Last month, the European Court of Justice found that the privacy of European data is not sufficiently protected by the trans-Atlantic agreement known as Safe Harbor. As a result, the court invalided the agreement.
The E.U. and U.S. government are now working to establish a new trans-Atlantic data-transfer accord. As an example of these efforts, the House recently passed the Judicial Redress Act (H.R. 1428) — a step in the right direction. The act enables foreign citizens to have the same legal rights as U.S. citizens, if their individual privacy is violated by government. In many ways, the Judicial Redress Act will serve as the foundation for the agreement that replaces Safe Harbor and must be considered a part of the solution, starting with passage of the legislation in the Senate.
Safe Harbor allowed for the flow of data between the E.U. and the U.S. without the need for individual agreements between each jurisdiction and company. Without Safe Harbor, every type of industry that relies on trans-Atlantic data transfers has been required to quickly come up with an alternative legal basis for data transfers — from airline companies to financial services, data storage providers to social media platforms. Given the economic and social costs to industry and individuals, a new data sharing agreement must be developed to address the security and privacy concerns in the U.S. and E.U. A new agreement must also provide a process that allows law enforcement to access and exchange data across borders, while simultaneously respecting individual privacy.
A balancing act: Privacy and national security
In 2000, the U.S. Department of Commerce and the European Commission agreed to a set of data transfer principles for outlining the protection of data no matter where the data is processed and stored — Safe Harbor. Under these principles, a U.S. or E.U. company that declared it would uphold Safe Harbor was then allowed to transfer data between countries.
In response to the terrorist attacks in September 2001, the Patriot Act was enacted, giving the U.S. government the ability to collect information about U.S. citizens and foreigners without consent or a search warrant. While companies agreed to uphold Safe Harbor for trans-Atlantic data transfers, the U.S. government had given itself a surveillance mechanism that was in conflict with the E.U. data directive and the Safe Harbor framework on which it has been based. The dissonance between these two laws was the starting point for disagreement. This was only exacerbated in 2013 by the revelations that the National Security Agency was collecting data without regard to E.U. data protection laws. Europeans felt their rights had been violated.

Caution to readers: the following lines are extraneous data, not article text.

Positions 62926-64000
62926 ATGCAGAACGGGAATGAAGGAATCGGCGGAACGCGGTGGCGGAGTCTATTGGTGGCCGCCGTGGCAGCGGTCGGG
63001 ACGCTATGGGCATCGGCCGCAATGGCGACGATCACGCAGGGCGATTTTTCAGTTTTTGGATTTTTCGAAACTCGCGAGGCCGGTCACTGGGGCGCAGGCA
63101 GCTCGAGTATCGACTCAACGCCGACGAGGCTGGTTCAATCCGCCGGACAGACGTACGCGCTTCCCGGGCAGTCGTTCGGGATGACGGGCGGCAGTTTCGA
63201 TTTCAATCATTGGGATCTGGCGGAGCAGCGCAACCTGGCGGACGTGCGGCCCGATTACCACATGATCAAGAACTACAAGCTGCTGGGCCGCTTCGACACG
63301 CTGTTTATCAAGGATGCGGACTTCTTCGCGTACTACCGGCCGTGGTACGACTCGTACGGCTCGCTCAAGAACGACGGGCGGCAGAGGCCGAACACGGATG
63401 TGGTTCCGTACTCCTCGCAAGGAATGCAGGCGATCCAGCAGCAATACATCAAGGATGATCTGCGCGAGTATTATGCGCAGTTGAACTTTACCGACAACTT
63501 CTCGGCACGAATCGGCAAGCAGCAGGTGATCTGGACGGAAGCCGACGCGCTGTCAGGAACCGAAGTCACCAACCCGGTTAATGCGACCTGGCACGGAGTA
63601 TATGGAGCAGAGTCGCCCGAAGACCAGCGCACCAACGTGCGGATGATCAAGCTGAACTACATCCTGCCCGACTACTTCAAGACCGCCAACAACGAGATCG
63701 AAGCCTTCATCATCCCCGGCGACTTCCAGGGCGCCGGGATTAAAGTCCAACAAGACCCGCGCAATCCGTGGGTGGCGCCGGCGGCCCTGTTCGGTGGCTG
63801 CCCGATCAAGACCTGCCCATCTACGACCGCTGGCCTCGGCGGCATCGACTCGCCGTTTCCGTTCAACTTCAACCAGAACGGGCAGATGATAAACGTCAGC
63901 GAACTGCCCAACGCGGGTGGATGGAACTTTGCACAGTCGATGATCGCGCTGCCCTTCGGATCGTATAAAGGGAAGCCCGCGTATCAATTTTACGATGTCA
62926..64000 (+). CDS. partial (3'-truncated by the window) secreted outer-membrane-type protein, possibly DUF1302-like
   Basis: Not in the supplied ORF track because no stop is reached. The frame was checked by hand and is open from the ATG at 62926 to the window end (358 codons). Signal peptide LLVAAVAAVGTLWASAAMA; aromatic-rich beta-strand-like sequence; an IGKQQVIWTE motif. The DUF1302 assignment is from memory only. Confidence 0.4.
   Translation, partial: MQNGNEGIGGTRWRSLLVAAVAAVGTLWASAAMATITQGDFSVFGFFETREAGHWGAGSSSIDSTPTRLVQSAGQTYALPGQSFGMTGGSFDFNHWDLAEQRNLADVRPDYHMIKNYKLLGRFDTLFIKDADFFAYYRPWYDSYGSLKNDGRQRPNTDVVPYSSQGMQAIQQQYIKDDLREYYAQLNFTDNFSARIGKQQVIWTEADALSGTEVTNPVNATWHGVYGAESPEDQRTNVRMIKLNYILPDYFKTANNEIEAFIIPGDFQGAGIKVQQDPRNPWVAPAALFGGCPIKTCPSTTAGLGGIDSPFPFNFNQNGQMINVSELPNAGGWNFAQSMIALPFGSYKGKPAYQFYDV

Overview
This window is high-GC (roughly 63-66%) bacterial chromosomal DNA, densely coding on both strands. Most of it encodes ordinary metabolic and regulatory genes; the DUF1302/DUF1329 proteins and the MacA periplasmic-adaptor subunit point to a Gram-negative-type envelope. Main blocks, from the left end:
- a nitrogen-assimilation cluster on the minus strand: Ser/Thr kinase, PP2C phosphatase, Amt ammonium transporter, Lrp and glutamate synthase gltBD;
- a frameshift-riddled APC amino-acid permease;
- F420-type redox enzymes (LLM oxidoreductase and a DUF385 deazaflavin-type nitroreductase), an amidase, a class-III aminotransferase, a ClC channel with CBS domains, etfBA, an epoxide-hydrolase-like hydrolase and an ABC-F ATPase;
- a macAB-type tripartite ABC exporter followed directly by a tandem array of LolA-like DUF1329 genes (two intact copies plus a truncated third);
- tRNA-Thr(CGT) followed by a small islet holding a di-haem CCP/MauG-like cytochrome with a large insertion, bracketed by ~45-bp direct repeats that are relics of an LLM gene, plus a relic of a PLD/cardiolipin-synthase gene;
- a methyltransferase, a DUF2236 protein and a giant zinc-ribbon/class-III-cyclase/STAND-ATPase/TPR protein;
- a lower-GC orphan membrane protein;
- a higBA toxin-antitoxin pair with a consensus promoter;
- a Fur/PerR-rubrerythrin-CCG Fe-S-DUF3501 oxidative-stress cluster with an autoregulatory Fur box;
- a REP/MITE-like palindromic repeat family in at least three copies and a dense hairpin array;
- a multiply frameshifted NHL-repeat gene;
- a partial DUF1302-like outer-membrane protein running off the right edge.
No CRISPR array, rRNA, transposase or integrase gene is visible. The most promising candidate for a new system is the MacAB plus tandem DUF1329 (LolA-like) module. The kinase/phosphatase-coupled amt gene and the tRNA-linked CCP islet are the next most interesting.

Given the length of time that the U.S. government has gathered data without consent, it is surprising that the Safe Harbor framework lasted as long as it did. A new Safe Harbor agreement must include a streamlined process for law enforcement to get information and data across borders that also respects individual privacy rights. Passing the Judicial Redress Act in the Senate will be the first step in ensuring these protections and establishing much-needed processes.
What this means for government, companies and consumers
Without the Safe Harbor framework, companies are faced with the almost insurmountable task of establishing data sharing agreements with individual regional jurisdictions. Without these agreements, a global company’s operations are now in question and they must think twice about investing abroad.
Consumers, if not directly effected as employees of companies that curtailed trans-Atlantic operations, would be faced with the loss of the Internet as its known today, a means of global commerce, information and communication exchange. Without agreements in place to provide “borderless” transfers of data, there will be no trans-border mechanism for e-commerce, sending and receiving emails, or sharing personal information using social media. In other words, without Safe Harbor, the backbone of modern technology — information exchange — will be significantly hampered.
While the U.S. and E.U. governments have reached an agreement in principle on a new data sharing agreement, leaders of both governments, privacy advocates and technology companies must continue to work together quickly to establish a new data sharing agreement that builds upon Safe Harbor. This new agreement must put privacy first and strengthen the protections afforded in the E.U., U.S. and across the world. We are in desperate need of a streamlined process to send information across international borders that also respects individuals’ privacy rights.
What needs to be done
Much has changed in the U.S. since the 2013 revelations about the NSA’s surveillance activities, and new meaningful limitations are now placed on the U.S. government’s bulk data gathering practices. However, the European Court of Justice’s invalidation of Safe Harbor has serious consequences for both U.S. and European economies unless a solution is found quickly.
Privacy advocates and technology companies alike have suggested that the invalidation of Safe Harbor is an opportunity to improve upon the status quo. Moving forward, the Judicial Redress Act and other similar legislation in the U.S., such and the Law Enforcement Access to Data Stored Abroad Act that works to reform the Electronic Communications Privacy Act, must be enacted with a sense of urgency.
As policymakers in Washington, D.C. continue to discuss Safe Harbor and digital trade after multiple hearings on Capitol Hill and a recent visit from E.U. Justice Commissioner Vera Jourova, they must work with their partners across the Atlantic to put aside their differences and fast track new digital privacy laws that address the fundamental human rights to privacy and national security in a way that protects both U.S. and European citizens.